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Challenges in First‐Years Schools: Early Manifestations of Executive Function

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The origins and early development of Executive Functions (EF) have been closely related to language. The investigation in EF development has been conducted mainly through standardized tasks, in which the researcher determines what the child should do, how and when. Critical voices question the ecological validity of the classic tasks and emphasize the existence of EF through prelinguistic signs from the end of the first year of life. They also highlight the need to study the development of EF in everyday situations, where infants give themselves their own challenges and use their own means to achieve them, in interaction with others and with materiality. This chapter analyzes the first challenges that infants present to themselves in classroom 0-1 of the Early Years School. Additionally, it explores what means they use to overcome their difficulties and regulate their own behavior. It was observed that: (1) infants pose significant challenges to themselves from the last third of the first year; (2) this challenges are related to achieving and understanding the functional and symbolic uses of objects and instruments; (3) to achieve them, infants inhibit distractors and inappropriate behaviors, and employ private gestures and goal-oriented actions in a flexible and persistent manner; (4) the teachers’ educational action and the materiality they make available to the infants have a central role in the development of EF in the first years of life.

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Article
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The later Wittgenstein's emphasis on the social usage of language has been very influential in psychology, particularly in language acquisition research. This move toward a pragmatic position should also be applied to gestures in pre-linguistic children and to objects in the everyday contexts of use. The shared ‘forms of life’ presupposed by language involve pre-linguistic gestures and material ‘things’.Research on early communication has focused on proto-declarative and proto-imperative gestures. I extend this focus and propose further types of gestures: ‘proto-interrogatives’ – in which children “ask” for help or regulation from adults, and three types of ‘private gestures’ – ostensive, indexical and symbolic – in which children regulate their own behaviour. This diversity of gestures becomes apparent when objects are taken seriously. Wittgenstein's ‘language-games’ necessarily apply to games with objects and gestures as well: social meaning in all cases is emergent within the context of these ‘sign games’ and ‘circumstances.’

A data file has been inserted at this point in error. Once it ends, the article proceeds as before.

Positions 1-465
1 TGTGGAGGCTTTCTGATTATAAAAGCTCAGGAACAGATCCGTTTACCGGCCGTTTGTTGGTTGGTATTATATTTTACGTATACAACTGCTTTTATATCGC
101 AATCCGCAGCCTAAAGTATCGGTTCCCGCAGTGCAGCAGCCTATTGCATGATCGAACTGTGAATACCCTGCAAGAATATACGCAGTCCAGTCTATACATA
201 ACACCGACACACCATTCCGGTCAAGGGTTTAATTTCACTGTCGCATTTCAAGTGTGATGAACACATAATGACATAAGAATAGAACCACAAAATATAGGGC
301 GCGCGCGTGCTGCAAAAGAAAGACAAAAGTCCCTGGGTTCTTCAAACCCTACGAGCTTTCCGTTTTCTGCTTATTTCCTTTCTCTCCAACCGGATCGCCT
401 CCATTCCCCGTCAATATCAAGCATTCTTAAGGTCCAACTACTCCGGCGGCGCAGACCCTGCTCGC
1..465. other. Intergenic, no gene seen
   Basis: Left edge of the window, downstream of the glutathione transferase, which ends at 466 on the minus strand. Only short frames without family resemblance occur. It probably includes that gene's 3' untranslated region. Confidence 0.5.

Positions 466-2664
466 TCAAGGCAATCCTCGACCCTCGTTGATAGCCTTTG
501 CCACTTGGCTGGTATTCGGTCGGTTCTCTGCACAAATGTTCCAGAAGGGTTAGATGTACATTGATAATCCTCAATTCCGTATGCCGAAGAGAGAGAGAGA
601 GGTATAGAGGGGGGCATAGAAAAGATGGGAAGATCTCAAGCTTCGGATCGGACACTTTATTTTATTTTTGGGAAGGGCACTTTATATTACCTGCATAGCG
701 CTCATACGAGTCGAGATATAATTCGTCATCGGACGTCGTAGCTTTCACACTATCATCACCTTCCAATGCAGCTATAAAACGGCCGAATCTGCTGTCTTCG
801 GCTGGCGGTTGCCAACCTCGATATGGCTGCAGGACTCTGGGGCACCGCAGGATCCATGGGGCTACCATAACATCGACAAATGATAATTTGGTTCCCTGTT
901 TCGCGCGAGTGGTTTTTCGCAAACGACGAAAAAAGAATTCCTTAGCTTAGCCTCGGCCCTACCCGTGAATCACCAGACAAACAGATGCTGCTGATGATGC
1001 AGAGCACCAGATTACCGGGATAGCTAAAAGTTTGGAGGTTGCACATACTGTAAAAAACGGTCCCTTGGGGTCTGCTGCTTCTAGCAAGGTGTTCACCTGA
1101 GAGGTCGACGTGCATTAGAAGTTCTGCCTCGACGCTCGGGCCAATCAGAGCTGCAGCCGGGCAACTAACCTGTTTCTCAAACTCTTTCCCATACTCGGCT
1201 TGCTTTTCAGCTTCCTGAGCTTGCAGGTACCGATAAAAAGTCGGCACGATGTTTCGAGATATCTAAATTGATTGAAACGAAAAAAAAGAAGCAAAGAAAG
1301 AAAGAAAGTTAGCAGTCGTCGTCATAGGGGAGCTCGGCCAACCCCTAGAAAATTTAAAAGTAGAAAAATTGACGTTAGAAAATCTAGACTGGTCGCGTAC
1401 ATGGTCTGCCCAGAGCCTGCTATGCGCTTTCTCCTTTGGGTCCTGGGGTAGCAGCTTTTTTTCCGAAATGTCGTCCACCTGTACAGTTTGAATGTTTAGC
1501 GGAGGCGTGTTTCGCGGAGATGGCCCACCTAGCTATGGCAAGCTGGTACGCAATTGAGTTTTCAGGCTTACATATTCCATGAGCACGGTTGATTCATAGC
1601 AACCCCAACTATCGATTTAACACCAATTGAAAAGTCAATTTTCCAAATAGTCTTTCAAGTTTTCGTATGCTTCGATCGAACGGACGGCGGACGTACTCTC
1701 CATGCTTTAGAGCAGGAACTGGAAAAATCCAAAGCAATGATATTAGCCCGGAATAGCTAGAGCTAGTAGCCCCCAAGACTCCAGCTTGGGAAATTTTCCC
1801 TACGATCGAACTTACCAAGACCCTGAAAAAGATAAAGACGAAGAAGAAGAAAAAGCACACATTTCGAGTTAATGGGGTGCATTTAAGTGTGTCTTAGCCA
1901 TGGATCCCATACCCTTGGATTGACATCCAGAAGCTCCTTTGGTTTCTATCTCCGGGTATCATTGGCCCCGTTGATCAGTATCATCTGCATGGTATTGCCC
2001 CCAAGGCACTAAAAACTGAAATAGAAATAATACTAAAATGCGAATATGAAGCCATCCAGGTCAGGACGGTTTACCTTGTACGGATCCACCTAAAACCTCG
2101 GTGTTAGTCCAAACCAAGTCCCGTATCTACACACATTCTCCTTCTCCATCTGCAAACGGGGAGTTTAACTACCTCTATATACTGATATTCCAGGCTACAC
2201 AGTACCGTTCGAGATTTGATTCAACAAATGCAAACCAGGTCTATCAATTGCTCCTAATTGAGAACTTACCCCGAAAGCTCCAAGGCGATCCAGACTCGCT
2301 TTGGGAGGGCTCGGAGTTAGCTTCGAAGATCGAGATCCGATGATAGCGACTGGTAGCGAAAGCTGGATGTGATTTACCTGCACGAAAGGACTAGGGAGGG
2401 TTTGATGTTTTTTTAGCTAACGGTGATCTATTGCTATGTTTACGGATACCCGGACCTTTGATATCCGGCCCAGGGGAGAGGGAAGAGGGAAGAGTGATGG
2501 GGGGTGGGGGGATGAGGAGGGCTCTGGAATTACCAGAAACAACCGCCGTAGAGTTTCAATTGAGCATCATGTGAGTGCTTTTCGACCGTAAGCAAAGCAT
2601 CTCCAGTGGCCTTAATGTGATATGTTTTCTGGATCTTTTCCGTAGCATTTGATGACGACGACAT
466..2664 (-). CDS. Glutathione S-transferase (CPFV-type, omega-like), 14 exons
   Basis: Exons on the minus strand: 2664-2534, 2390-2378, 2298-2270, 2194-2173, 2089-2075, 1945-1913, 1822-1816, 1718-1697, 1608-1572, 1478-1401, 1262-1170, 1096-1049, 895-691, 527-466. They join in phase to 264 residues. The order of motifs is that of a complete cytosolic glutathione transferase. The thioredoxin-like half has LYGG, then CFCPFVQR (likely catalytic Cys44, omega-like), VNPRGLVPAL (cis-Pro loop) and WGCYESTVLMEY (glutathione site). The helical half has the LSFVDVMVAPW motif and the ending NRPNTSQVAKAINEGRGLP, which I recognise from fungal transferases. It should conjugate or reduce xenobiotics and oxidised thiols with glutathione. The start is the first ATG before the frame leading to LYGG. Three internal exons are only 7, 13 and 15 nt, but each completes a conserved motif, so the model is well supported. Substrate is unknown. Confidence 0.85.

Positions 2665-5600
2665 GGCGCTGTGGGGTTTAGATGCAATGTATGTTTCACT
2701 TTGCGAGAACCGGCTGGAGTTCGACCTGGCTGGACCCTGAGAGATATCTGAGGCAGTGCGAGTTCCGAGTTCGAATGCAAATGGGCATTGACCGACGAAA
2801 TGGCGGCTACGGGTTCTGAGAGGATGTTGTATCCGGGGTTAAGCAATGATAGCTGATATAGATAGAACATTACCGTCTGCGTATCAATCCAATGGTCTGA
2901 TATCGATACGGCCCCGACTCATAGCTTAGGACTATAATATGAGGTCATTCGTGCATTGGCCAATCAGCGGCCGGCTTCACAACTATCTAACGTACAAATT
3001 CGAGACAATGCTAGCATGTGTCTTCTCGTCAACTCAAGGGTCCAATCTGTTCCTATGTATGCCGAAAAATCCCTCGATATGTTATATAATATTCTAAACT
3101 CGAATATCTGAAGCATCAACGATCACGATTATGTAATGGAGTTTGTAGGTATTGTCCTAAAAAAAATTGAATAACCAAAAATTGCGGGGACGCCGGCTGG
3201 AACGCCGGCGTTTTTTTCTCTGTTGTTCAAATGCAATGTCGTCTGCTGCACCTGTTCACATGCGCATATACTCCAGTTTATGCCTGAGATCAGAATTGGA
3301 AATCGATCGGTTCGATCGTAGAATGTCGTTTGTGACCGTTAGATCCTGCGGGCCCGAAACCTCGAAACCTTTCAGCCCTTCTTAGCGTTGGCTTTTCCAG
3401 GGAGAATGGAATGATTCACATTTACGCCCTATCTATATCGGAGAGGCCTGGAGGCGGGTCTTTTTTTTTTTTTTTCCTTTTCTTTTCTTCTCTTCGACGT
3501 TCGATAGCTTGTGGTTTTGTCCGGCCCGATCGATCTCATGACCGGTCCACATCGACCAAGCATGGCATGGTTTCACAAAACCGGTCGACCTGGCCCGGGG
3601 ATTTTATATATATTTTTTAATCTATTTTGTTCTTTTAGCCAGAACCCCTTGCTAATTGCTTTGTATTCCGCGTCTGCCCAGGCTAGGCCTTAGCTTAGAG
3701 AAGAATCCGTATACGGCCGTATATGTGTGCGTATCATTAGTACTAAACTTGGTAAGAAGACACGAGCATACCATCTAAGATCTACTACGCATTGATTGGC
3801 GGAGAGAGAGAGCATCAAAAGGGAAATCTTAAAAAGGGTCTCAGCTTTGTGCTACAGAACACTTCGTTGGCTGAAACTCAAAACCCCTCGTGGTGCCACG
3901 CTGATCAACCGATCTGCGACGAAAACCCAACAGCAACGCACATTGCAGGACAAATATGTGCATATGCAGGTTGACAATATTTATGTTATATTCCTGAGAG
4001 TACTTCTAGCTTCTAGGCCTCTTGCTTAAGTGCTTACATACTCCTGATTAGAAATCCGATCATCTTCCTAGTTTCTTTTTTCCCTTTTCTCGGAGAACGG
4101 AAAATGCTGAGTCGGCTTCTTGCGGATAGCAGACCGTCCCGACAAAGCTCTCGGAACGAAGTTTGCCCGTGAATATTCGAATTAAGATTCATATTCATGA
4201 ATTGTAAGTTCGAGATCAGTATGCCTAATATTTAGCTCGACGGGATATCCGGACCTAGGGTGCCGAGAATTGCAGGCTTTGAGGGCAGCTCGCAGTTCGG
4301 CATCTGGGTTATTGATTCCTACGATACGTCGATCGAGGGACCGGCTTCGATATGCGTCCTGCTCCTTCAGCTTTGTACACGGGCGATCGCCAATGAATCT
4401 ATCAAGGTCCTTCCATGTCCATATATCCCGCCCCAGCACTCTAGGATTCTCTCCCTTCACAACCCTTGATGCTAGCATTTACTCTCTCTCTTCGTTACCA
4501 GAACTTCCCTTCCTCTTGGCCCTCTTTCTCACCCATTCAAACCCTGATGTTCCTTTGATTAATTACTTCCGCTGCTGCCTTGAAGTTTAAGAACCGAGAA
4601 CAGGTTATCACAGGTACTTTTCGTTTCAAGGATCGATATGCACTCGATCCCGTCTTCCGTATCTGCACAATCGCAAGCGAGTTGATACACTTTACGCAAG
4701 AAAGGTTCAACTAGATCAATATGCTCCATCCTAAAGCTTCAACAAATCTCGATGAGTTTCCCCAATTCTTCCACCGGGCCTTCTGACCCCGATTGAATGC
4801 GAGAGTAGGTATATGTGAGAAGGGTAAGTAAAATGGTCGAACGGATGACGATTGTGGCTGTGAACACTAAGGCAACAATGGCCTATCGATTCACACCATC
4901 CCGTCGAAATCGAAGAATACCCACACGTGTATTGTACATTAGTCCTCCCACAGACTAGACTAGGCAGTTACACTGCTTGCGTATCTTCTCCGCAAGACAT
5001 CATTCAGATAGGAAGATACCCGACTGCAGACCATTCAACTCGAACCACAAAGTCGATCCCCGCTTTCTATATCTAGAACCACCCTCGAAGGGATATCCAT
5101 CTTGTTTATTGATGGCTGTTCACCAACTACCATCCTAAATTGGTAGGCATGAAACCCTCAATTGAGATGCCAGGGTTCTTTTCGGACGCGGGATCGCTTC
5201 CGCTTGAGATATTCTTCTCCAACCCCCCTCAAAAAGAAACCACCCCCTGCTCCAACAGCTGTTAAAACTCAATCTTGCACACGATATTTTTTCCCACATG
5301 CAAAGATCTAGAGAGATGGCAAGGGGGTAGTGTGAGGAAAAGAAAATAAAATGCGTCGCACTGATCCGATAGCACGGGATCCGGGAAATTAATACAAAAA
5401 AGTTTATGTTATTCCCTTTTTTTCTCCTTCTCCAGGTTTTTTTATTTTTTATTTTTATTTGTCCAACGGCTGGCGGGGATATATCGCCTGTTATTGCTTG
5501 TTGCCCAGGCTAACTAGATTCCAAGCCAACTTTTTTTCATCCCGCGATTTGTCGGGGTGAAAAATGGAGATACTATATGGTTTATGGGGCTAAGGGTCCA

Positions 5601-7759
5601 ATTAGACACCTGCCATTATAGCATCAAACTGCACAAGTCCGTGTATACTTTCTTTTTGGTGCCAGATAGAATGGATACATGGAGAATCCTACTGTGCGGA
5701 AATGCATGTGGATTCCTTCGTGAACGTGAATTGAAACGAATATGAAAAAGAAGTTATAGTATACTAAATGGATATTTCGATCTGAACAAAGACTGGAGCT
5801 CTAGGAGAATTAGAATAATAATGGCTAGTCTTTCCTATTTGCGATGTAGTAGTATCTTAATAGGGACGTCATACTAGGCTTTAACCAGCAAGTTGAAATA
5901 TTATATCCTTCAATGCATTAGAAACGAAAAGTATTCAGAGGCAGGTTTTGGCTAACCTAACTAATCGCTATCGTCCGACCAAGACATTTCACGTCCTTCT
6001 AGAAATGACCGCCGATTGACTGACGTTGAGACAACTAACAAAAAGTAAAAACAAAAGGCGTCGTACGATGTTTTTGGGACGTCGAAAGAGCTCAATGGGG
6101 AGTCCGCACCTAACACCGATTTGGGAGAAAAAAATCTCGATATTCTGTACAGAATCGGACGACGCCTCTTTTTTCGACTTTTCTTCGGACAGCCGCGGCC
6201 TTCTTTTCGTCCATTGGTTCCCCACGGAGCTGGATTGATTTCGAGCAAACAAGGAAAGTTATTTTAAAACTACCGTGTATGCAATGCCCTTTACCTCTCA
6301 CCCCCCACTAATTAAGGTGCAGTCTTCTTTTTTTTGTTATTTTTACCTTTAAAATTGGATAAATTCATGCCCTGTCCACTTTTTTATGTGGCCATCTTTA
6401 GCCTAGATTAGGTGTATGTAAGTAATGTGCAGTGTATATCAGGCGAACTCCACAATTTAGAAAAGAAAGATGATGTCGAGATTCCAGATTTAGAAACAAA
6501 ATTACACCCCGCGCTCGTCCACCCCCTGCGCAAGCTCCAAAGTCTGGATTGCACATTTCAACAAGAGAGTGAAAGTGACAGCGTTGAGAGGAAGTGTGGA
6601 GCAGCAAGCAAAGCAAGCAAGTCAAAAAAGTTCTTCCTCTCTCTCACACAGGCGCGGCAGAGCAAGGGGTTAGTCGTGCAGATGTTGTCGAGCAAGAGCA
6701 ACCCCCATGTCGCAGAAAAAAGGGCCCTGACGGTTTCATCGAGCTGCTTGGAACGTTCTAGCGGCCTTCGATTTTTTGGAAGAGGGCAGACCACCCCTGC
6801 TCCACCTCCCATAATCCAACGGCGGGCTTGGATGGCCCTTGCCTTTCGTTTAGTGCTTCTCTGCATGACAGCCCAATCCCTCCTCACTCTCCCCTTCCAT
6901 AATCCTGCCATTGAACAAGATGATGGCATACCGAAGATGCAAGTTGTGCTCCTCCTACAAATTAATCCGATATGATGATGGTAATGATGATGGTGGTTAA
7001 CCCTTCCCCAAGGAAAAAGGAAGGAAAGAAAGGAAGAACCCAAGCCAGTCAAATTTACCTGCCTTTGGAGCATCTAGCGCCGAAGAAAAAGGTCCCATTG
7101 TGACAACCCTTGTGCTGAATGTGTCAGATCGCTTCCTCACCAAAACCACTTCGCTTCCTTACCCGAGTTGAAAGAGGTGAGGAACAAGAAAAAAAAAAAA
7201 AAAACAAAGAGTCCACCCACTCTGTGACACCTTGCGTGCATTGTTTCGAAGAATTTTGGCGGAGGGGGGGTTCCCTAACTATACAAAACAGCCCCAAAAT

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This study investigated prospective links between quality of the early caregiving environment and children's subsequent executive functioning (EF). Sixty-two families were met on five occasions, allowing for assessment of maternal interactive behavior, paternal interactive behavior, and child attachment security between 1 and 2 years of age, and child EF at 2 and 3 years. The results suggested that composite scores of parental behavior and child attachment were related to child performance on EF tasks entailing strong working memory and cognitive flexibility components (conflict-EF). In particular, child attachment security was related to conflict-EF performance at 3 years above and beyond what was explained by a combination of all other social antecedents of child EF identified thus far: child verbal ability and prior EF, family SES, and parenting behavior. Attachment security may thus play a meaningful role in young children's development of executive control.